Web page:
Thanks to the dedicated blogging of the folks at Behemoth, we pretty much knew everything there was to know about Castle Crashers coming into E3 -- it's the followup to Alien Hominid, a game that started out on Newgrounds, and ended up on the XBLA. It's got tons of playable characters, lots of "animal orbs" you can recruit to fight with you, and a great art style and a sly sense of humor. In fact, the only thing we didn't know about it was probably the most important thing: how it actually played.

After playing it with Microsoft Director of Digitally Distributed Content Scott Austin here at E3, we can safely say it's going to be one of the biggest XBLA titles of this year (it's due out before September 21st). Castle Crashers is crazy good button mashing fun, and we can't wait to lay down our hard-earned Microsoft Points for it.

The game is basically a beat-em-up in the spirit of Streets of Rage, or any number of licensed games of yesteryear. You always move right (a flashing pointer shows you the way to go when it's open), mash buttons to crush enemies when they fall across your path, and then the whole thing is punctuated with the occasional wacky encounters and boss battles.



But Castle Crashers is so much more -- as you take out enemies, you earn experience points, and the more points you get, the more moves and abilities open up. And combat gets complicated, too -- you start with just a hack and slash, and then open up a power hack, and then a spinning attack, and then a sprint attack, and oh yeah, there's a mana bar for each character, and spells to cast (for each of many strange character types in the game) that can also be unlocked, and so on. And that's all just within level 3. Oh, and did we mention the totally cute pets that give you various abilities and statuses? The complexity in the game is mindboggling, and the action is frenetic, but it never forgets that at its heart, it's still just a fun beat-em-up. It's like playing the frontend of the TMNT arcade game with the backend of Final Fantasy Tactics.



And both the art and humor in the game is divine as well -- during the stage we played, there was a huge battle going on behind the foreground, and in the areas we walked through there were soldiers playing dead, enemy creatures doing unspeakable things to soldiers that really were dead, and NPC soldiers trying to do CPR on dead soldiers (that's how you can bring fallen players back to life as well). And at the end of the stage, we were threatened by a big, angry viking boss, only to have another, much larger, viking boss knock a door open flat to crush the first one -- turns out we were fighting the bigger guy.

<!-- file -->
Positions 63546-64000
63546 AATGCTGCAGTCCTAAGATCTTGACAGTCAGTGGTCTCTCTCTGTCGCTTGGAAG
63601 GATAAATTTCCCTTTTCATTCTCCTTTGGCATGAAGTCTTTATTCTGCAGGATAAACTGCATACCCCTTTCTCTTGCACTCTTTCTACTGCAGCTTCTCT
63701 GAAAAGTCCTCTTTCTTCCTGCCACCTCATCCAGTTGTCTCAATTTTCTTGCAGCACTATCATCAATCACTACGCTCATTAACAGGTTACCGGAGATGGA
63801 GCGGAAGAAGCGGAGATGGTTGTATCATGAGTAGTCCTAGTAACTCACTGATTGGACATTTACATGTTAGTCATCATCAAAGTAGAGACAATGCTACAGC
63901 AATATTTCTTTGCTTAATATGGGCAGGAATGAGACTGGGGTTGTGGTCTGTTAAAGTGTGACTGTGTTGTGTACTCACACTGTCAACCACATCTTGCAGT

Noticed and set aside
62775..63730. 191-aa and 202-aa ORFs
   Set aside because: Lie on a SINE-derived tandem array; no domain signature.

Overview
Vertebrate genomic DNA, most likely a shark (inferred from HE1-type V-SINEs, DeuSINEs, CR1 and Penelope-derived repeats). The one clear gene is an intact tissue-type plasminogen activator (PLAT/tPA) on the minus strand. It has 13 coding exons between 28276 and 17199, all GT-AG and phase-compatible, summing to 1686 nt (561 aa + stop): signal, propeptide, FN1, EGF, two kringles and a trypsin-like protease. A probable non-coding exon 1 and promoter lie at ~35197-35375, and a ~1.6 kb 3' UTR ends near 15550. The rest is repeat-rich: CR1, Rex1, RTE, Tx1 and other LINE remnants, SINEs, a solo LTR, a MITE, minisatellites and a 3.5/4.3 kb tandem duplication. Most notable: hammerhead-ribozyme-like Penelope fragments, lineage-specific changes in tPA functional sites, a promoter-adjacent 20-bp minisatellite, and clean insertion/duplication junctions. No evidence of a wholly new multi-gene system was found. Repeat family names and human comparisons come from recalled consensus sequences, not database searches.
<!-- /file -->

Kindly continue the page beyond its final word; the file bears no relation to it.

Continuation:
Behemoth has refined their cartoony style since Alien Hominid -- that game suffered from its Flash roots, but Castle Crashers doesn't suffer from that problem -- it's gorgeous in HD, and every character, background, and boss that we saw oozed with style and color.



And when we did finally beat the boss (it turned out to be a viking battering ram, and we had to hack away at the little enemies populating the inside until they could take no more), we saved a beautiful princess, and discovered that she only wanted one suitor. So after vanquishing all the enemies around us, we then turned on each other to finish off the stage.

Castle Crashers is great fun, looks terrific, and just might end up being the best original XBLA game ever. We'll know for sure when we actually get a chance to play through it -- the pre-October release can't come soon enough.

This article was originally published on Joystiq.

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